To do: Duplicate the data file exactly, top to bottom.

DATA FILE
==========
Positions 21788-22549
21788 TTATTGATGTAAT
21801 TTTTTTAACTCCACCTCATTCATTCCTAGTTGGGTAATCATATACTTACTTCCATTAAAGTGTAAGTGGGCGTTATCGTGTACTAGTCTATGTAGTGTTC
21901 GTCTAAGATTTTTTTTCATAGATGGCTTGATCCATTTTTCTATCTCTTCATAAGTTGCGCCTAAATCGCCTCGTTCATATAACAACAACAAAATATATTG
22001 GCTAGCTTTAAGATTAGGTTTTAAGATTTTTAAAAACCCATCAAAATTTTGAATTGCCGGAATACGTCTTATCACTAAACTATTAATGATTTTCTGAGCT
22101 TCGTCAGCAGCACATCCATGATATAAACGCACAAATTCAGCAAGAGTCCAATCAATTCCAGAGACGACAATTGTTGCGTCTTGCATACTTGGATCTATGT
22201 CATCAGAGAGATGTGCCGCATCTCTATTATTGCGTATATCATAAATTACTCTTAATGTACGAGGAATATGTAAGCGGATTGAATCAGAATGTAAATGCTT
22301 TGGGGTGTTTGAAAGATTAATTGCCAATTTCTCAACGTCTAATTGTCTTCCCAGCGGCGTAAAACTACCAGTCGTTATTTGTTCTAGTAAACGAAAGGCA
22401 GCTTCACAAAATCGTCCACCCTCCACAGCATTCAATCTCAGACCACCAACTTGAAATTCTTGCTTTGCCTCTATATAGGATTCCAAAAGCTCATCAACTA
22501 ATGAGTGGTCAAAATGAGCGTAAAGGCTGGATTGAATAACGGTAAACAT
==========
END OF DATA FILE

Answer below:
Positions 21788-22549
21788 TTATTGATGTAAT
21801 TTTTTTAACTCCACCTCATTCATTCCTAGTTGGGTAATCATATACTTACTTCCATTAAAGTGTAAGTGGGCGTTATCGTGTACTAGTCTATGTAGTGTTC
21901 GTCTAAGATTTTTTTTCATAGATGGCTTGATCCATTTTTCTATCTCTTCATAAGTTGCGCCTAAATCGCCTCGTTCATATAACAACAACAAAATATATTG
22001 GCTAGCTTTAAGATTAGGTTTTAAGATTTTTAAAAACCCATCAAAATTTTGAATTGCCGGAATACGTCTTATCACTAAACTATTAATGATTTTCTGAGCT
22101 TCGTCAGCAGCACATCCATGATATAAACGCACAAATTCAGCAAGAGTCCAATCAATTCCAGAGACGACAATTGTTGCGTCTTGCATACTTGGATCTATGT
22201 CATCAGAGAGATGTGCCGCATCTCTATTATTGCGTATATCATAAATTACTCTTAATGTACGAGGAATATGTAAGCGGATTGAATCAGAATGTAAATGCTT
22301 TGGGGTGTTTGAAAGATTAATTGCCAATTTCTCAACGTCTAATTGTCTTCCCAGCGGCGTAAAACTACCAGTCGTTATTTGTTCTAGTAAACGAAAGGCA
22401 GCTTCACAAAATCGTCCACCCTCCACAGCATTCAATCTCAGACCACCAACTTGAAATTCTTGCTTTGCCTCTATATAGGATTCCAAAAGCTCATCAACTA
22501 ATGAGTGGTCAAAATGAGCGTAAAGGCTGGATTGAATAACGGTAAACAT